I have a Moth Orchid sitting on the corner of my kitchen bench. It flowered ages ago, sometime at the start of the year. I bought it spontaneously as a treat for myself. I kept it because I liked the large green leaves and the white round pot it was in. I’d occasionally empty the dribble of water left in my water bottle at the end of the day after work. I can’t remember when I last watered the plant. It gets no direct sunlight and I doubt any indirect rays either. I was thinking maybe the time had come for me to dispose of the plant for it’s unlikely to flower again – especially since I’d been ignoring it.
I went to pick it up. Then noticed two new stems full of little buds. Instead of throwing it out, I gave it some water, and left it to stand on my kitchen bench. I can watch the buds bloom and be reminded of how I was too quick to ride-off the plant when nature was doing it’s thing and the orchid was blooming where it was planted, and making the best of the situation it was in. A situation not as bleak or as final as I had thought.
It just goes to show the importance of not giving up, and how by taking a step back, providing some space, the flow of life, and of nature, are able to do their thing more productively. I can’t help think there are numerous aspects in my life where I could benefit by taking a step back. For example with my writing. By taking a back step, I allow my mind the space it needs in particular my sub-conscious to come up with new story lines, characters and ideas. Like the plant, my art work needs space to breathe, to grow, to bloom. When painting a still life, I often step back to look at the still life and what I’m painting from a greater distance to see if I need to adjust my perspective and approach.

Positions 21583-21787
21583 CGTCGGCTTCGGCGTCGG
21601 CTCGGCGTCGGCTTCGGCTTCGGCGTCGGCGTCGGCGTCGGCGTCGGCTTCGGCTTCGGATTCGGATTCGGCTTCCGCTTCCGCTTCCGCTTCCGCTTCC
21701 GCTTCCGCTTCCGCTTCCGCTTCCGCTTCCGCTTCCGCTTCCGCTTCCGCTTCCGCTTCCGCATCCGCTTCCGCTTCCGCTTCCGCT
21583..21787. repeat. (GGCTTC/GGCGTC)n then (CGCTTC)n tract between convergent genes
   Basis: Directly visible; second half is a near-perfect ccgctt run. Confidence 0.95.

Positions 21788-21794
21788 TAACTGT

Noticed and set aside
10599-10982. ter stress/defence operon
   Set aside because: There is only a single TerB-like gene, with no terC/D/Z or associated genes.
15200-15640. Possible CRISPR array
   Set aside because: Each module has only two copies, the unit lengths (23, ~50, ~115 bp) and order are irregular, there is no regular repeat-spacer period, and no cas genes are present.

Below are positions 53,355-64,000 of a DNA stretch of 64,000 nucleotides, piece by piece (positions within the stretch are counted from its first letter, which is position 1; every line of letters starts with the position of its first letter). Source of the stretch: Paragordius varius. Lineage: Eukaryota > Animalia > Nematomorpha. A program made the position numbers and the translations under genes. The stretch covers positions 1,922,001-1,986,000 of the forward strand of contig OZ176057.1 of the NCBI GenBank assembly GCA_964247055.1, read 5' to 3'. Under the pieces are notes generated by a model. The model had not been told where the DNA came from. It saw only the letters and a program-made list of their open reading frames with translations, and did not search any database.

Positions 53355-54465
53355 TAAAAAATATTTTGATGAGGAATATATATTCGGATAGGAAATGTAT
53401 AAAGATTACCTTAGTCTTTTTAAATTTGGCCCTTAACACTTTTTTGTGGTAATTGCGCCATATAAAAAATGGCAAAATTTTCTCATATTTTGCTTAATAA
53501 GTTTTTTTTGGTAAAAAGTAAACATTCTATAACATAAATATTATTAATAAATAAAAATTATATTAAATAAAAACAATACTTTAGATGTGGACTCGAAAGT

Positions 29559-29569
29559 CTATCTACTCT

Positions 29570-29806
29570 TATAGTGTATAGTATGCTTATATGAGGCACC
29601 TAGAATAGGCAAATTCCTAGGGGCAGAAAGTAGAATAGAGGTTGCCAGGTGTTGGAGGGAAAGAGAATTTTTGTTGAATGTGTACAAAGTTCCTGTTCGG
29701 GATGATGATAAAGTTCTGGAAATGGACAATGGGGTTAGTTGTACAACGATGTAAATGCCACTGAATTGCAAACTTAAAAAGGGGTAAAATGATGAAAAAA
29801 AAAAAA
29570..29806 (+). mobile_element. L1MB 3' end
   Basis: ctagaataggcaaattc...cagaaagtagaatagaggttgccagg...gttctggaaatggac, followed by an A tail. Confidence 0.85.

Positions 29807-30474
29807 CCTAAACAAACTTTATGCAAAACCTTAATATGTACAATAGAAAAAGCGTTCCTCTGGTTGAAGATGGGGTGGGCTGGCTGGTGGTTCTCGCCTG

It’s hard to do, risky even because there’s a chance I might no come up with new ideas to write, or I realise I’ve painted the vase completely wrong (which I have done, and is the photo here). But it’s not the end of the world. No new ideas? Well I can write a different story, or have a break, the ideas will come in time. And so what if the vase is wrong, it looks fine in the painting. The Moth Orchid could’ve died. It didn’t. It thrived.
Sometimes nature and life flow need to be given space in order to have influence. I’m learning that sometimes it’s best to let things be so they can develop in their own time.
What times have you left things alone, and repeat the unexpected benefits? Please share them below in the comments.